The Eider ducks were about in good numbers, this is the bird that first started me down the road of bird watching when I saw them for the first time here on holiday in 2009.

They have the most wonderful call, you can listen to them here on the RSPB web page.



They even came out of the water , hoping to be fed.


Another bird in the harbour, new to me were
 Purple Sandpiper (Calidris maritima)



Small flocks of Turnstone (Arenaria interpres) were feeding on the water edge.





Seahouses’ fishing past lives on at Swallow Fish, who operate the UK’s oldest operating smokehouses.






Singing in the sun was a Starling.




From Seahouses you could walk along the beach to Bamburgh Castle.




In the town of Seahouses there is this one shop you must visit, when the boy's were younger we went in this shop a lot, it's full of the most wonderful tat...!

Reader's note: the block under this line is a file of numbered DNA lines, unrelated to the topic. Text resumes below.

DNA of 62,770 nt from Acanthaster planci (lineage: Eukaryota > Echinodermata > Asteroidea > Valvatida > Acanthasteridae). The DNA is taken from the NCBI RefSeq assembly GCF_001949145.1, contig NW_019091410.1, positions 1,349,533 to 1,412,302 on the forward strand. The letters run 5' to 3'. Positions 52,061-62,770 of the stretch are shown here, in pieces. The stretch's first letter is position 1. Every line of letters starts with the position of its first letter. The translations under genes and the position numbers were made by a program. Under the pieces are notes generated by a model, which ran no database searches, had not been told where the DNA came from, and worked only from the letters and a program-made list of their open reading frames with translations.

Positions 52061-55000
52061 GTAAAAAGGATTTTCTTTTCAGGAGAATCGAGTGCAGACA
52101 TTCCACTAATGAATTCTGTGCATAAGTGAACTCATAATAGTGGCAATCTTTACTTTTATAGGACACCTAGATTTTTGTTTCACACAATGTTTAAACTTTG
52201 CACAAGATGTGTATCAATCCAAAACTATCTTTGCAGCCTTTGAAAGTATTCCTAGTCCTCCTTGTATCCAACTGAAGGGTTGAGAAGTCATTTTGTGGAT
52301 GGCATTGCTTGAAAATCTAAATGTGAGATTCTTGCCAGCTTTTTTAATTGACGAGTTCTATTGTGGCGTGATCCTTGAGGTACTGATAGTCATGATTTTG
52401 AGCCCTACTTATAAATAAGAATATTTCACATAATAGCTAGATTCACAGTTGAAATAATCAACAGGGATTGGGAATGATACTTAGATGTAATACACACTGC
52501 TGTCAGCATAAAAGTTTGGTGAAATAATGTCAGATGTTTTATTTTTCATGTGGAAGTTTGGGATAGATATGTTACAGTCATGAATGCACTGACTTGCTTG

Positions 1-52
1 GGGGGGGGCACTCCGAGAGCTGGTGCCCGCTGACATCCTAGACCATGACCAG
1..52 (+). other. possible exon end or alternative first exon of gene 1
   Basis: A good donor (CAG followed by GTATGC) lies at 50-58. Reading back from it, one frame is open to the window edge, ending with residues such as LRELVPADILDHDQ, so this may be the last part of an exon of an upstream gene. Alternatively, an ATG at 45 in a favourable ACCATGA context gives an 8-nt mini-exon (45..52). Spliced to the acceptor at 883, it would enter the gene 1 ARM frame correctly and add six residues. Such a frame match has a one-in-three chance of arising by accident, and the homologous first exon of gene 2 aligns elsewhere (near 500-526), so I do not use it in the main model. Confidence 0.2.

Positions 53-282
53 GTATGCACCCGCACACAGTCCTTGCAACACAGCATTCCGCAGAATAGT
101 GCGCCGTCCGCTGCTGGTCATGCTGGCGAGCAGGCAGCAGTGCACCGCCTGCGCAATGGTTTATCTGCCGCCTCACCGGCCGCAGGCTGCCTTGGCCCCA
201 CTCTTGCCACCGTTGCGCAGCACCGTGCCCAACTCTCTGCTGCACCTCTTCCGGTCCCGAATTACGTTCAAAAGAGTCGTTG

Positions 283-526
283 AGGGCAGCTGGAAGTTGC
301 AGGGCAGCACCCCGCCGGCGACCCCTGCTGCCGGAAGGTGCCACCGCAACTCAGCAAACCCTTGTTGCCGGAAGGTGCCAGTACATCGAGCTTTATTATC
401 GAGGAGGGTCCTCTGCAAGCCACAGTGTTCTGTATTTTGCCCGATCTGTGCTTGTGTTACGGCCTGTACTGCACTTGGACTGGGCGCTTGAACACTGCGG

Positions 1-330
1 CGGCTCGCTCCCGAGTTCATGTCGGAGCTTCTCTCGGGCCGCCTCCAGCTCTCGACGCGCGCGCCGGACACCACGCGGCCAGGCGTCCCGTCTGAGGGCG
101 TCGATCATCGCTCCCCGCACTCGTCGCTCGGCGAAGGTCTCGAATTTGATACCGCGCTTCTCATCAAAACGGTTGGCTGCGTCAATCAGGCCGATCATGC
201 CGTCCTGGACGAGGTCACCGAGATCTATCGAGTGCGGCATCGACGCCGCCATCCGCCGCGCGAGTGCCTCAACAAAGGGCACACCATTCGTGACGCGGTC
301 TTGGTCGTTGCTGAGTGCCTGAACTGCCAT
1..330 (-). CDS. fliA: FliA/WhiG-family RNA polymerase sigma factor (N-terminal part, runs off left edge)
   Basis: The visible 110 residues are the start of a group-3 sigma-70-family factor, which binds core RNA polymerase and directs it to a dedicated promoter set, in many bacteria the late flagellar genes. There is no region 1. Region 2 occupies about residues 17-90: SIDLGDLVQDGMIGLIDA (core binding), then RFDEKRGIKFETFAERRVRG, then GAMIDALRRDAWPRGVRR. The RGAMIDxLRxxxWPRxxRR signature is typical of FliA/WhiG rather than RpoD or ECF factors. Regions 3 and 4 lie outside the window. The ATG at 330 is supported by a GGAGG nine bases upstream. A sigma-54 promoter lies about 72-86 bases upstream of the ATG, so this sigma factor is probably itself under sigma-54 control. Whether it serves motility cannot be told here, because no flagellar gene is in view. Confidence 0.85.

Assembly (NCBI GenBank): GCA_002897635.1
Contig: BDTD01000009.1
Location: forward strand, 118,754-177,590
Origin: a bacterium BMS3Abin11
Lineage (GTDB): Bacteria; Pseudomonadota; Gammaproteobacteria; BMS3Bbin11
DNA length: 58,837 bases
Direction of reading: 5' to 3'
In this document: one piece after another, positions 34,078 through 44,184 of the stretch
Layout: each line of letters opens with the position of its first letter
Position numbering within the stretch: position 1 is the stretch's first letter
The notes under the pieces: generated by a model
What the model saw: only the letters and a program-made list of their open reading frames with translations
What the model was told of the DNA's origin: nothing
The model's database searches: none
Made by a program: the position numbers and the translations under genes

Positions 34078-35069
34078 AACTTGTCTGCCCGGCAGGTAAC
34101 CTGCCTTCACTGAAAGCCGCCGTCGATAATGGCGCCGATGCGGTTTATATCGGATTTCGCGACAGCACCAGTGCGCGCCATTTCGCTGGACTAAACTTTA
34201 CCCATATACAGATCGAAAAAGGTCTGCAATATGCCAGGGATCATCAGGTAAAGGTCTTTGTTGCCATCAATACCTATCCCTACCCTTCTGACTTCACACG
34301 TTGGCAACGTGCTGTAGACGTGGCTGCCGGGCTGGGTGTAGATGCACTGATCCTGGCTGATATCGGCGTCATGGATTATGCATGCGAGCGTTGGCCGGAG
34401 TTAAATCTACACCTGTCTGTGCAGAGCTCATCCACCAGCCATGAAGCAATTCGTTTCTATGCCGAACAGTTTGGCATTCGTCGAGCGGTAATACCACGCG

I was so happy it was still open and running.


That's it folk's....

Hope you liked the photos from Northumberland.

HAPPY HUNTING

AMANDA XX

Comments

  1. Hi Amanda,
    Been to Bamburgh castle a few years ago but I left a tad disappointed, I guess I'm too used to the 'Iron Fist' of medieval castles here in N. Wales. Your pictures though are certainly not disappointing m'dear and the Eider and Fulmers are birds I'd love to see close up so thank you for these, but my favorite is your picture of the lowly Starling, people don't realise when beautiful colors they have..rather like a patch of oil over dark water, stunning.
    John

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    1. Thanks John, you are right Wales has some great Castles, but I like Northumberland for it's long open beaches, I also like Wales for it's hills it would be hard to choose...